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The Music of East and West – Two Branches of the Same Tree

 

 

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Between the diverse musical traditions created so far by mankind, common roots can easily be found if you dig deep enough. Our need to communicate thoughts and emotions that cannot be expressed by words has found musical outlets that – although sounding different to each other – obey the same fundamental musical laws. The underlying musical “DNA” of all of us is the same.

In working in depth with the musical traditions of both East and West, you find a meeting point – the underlying “DNA” of both musics – in the nature of sound itself. Any sound which we perceive as “musical” as opposed to “noise” has a unique “fingerprint” or “soundprint” made up of the mixture of overtones which blend into the sound we perceive as a single tone. These overtones are all part of what is known as the harmonic series, and it is their relative strength and weakness that gives each musical sound its individual flavour. It is this unique “soundprint” that makes a violin sound different to an oboe or the voice of one person from that of another. The unique flavour of an Indian raga is created along the same lines. A performance of a raga is an unfolding and juxtaposing of selected pitches from the “soundprint” or harmonic series of a primal, fundamental tone.

A raga is a framework of precise rules for the selection of these pitches and of their treatment and relative importance. It is this framework that gives each raga its unique soul, and improvisations within a raga such integrity. Some Indian musicians perceive the soul of a raga almost as a dynamic, living being, which listeners are able to perceive through a “fingerprint” of sound. All of the sounds produced in a raga performance spring from the opening tonic and all return to it at the end.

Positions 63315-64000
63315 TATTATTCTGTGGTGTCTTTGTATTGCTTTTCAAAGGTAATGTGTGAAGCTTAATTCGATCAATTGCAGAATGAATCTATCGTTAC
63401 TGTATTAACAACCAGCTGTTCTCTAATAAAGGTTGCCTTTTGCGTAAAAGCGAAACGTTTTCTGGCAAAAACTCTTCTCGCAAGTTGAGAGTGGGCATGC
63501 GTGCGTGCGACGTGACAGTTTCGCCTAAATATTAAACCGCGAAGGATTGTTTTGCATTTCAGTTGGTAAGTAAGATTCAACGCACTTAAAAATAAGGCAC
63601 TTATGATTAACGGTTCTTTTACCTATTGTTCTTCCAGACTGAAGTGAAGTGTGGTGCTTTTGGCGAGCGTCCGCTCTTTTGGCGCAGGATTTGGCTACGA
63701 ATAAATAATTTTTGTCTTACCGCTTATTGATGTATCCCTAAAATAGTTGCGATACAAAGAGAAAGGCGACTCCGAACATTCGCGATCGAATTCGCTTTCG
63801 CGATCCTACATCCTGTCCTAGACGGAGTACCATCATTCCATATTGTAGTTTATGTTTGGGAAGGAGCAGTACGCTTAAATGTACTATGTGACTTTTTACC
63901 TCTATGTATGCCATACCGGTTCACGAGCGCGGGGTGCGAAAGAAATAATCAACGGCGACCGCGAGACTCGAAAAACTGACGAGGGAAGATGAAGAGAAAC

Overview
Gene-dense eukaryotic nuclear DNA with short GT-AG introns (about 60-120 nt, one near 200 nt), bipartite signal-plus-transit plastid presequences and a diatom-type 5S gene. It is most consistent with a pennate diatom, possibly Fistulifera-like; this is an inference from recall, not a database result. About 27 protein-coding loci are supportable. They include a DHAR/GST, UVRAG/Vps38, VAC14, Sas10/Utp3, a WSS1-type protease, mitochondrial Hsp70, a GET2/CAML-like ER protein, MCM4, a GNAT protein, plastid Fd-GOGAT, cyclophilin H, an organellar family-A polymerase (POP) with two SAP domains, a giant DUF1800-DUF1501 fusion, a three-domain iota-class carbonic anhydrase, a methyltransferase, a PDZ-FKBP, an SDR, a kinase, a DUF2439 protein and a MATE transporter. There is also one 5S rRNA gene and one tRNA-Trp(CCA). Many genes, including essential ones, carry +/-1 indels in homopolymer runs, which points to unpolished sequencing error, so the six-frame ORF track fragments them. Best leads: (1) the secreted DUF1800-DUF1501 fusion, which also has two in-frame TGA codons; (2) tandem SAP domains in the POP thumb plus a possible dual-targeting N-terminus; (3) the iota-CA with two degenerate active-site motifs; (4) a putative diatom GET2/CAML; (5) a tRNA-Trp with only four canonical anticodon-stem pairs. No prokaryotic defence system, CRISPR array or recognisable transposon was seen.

Heinrich Schenker, perhaps the greatest theorist of Western Classical music, dug deep in his quest for meaning. This quest led him to a similar perspective: the view that the tonal works of the Western Classical tradition could also be viewed as notated “extemporisations” on the notes of the harmonic series, all of which spring, exactly as in Indian music theory, from a primal, fundamental sound. Schenker demonstrated this through his teaching and his beautiful visual analyses.

Viewing Indian and Western Classical music as two branches of the same tree deepens one’s appreciation of both. This musical tree is rooted, like humanity in the soil of Africa and its branches began to grow in different directions as our ancestors left Africa and spread throughout the globe. In the Indian Subcontinent they created a music that  demands an awareness of the harmonic series and an appreciation of the space between the notes, which is explored with slides, ornaments and microtones, as it is here that the emotional tension and drama of this music resides. If a listener lets go and allows him or herself to be carried from one note to the next by an expert performer, a real emotional connection with Indian music soon follows, and the added bonus – this deep level of listening radically enhances one’s awareness of musical sound and thus enhances one’s appreciation of Western Classical and indeed all music.

 

 

 

 

 

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